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Workouts for the Office Worker

    For those of us who sit at a desk for eight to ten hours a day, some even longer, we find it necessary to get up and stretch quite often. More than just taking a break from staring at a screen and using all of our brain’s processing power to perform the tasks of our jobs, we feel the need to use the muscles that are not getting used from the office chair (at least I do). But stretching is not enough. Unless you have the opportunity to go to the gym before or after work, or you are able to go for a jog while on your lunch break, we are not getting enough exercise our bodies need to stay fit and healthy. That is why I started looking into what kinds of exercises can be done in the office, in a cubicle, or at a desk; quick workouts that can get those muscles moving, burn calories, and get the body feeling good. If your body is feeling good, your mind will be right there with it, making you even more productive and happier as you produce.


    By staying fit at the office, you will not only improve your productivity, you will also be improving your attendance. Doing these little exercises at the office will help reduce absenteeism in the workplace and using sick days (save those for personal days if you are able to) by keeping your body strong and resilient. Get into a routine, at work and outside of work, and you could have a body like those in fitness photos and magazines.


    In Your Chair

    There are several things you can do while sitting at your desk, things you don’t even have to stop typing or researching to do.


    • Neck Flexes- these are simple. Stretch your neck to one side and hold it there for a count of 10. Then switch to the opposite side and hold it again for a count of 10. Take your neck and tilt it forward for a ten count. You can do this back and forth and forward a few times.


    • Head Rolls- something I remember from my high school P.E. class is rolling my head around. Start off by rolling your head back, then to the side, then down, then up the other side. Roll your head in one direction 10 times then roll it in the opposite direction another ten times. This will help keep your neck from stiffening while staring at a computer screen for hours on end.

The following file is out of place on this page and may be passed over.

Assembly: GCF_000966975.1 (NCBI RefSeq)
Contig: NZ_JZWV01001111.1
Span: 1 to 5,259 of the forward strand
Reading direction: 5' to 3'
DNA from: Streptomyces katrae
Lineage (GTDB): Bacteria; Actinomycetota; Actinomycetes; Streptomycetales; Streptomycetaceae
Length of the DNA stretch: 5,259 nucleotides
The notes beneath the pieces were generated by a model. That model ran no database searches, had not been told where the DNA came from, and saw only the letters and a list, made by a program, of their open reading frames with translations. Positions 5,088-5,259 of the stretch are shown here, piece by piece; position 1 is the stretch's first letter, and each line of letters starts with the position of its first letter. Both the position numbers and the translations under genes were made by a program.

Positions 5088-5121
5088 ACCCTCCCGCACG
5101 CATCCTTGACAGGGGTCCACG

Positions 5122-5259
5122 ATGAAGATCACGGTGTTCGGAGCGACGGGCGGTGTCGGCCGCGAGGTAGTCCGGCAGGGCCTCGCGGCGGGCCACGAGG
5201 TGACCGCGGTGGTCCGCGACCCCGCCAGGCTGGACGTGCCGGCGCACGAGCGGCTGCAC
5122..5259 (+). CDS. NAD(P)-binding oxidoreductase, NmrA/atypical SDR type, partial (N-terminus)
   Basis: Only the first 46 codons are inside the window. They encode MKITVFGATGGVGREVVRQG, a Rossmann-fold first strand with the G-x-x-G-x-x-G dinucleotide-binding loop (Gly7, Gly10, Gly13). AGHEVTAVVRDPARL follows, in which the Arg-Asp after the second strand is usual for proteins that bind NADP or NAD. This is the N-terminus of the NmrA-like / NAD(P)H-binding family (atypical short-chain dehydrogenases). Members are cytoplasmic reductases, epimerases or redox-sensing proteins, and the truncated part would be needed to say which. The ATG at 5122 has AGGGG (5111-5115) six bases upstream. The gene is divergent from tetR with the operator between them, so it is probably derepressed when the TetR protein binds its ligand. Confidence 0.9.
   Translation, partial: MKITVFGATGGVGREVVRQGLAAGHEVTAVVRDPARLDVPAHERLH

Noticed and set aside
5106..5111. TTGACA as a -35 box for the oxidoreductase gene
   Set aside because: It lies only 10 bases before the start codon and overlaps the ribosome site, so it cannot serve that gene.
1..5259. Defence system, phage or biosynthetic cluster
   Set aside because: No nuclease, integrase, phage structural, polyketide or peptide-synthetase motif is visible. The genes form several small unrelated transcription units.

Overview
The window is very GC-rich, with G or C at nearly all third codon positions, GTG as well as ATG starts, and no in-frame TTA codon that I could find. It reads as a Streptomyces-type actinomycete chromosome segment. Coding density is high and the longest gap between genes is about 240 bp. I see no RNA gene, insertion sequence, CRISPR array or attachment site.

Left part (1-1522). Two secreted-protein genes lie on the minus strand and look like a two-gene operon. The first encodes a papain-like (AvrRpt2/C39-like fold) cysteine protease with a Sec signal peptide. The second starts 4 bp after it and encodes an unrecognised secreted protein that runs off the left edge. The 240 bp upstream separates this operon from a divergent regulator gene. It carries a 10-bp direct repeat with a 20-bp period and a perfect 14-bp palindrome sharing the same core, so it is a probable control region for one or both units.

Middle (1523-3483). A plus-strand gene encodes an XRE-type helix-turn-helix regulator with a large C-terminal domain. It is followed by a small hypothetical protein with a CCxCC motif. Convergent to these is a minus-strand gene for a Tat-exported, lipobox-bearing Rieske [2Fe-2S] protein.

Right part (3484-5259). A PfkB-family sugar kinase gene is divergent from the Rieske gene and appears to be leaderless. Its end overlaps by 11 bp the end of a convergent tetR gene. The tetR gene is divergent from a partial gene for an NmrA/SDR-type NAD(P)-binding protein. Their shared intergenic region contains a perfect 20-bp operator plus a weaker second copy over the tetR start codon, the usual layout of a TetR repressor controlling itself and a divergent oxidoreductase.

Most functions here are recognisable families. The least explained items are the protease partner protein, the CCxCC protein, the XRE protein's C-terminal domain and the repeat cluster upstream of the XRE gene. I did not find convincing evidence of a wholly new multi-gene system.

• Abdominal Contractions- suck in your gut! That is the gist of it. Sit with your back straight and suck in your stomach. Hold it in for 5 seconds before releasing. Do this for 15 sets and you will help keep your abdominal muscles tight (and you do not realize how much you use these muscles until you can’t!).


    • Shoulder Rolls- roll your shoulders independently of each other, first forward for a set of ten, then back for a set of ten. Then do the same with both shoulders in tandem. Keep your shoulders loose and your neck and arms will thank you.


    • Arm Circles- another exercise I learned from high school 20 years ago (yes, I actually remember some stuff from then), and have not used since then, is rotating your arms. As long as you have the space without knocking a fellow employee out, you can stretch your arms out at your side and just move them in a circular motion. Circle them forward for a ten count then circle them back for another ten (notice a pattern with the tens?).

    Standing Up

    If you have an office or work in a cubicle, you should have no problems doing some of these exercises (unless your work area is an extremely tight squeeze).


    • Toe Raises- stand on your tiptoes. Simple enough. Raise yourself up onto your toes and hold there for a count of 10. Do this as many times as you can or have time for.


    • Squats- squat down in your work area then push yourself back up. You can do this 10 to 15 times, working out those butt muscles while on the clock, or until someone laughs at you (or stares at that tight butt of yours!).


    • Wall Push Ups- this is a popular one because walls are EVERYWHERE! Press your arms flat against the wall of your office or cubicle, angle your body so that your legs are farther out than your chest, and push yourself away from the wall. Do this as many times as you want or can; it is suggested doing them in sets of tens or twenties. To make things even harder, try doing these wall push ups one-handed. It will increase the difficulty and work your muscles harder. Make sure to exercise both arms if you do them one at a time, you do not want one arm looking buffer than the other.


    • Steps- although you would probably have to get out of the office or your cubicle for this one, it is still something you can do while at work. Step away if you can (need to go to the water cooler?) and find some steps to walk up and down. You do not want to stay away for long so find yourself a short flight of steps to jog up, or limit yourself to a small number of steps if the flight is longer. Try to do several sets of these before returning to your work (don’t forget your water).


    There are plenty of opportunities during the work day to do some brief exercises. If you are going to take the time to stretch, you might as well do one or more of these instead. Standing up? Do some toe raises. If you are already flexing your arms out, you might as well spin them in circles while you are at it. The benefits of these can outweigh the temporary effects of simply stretching.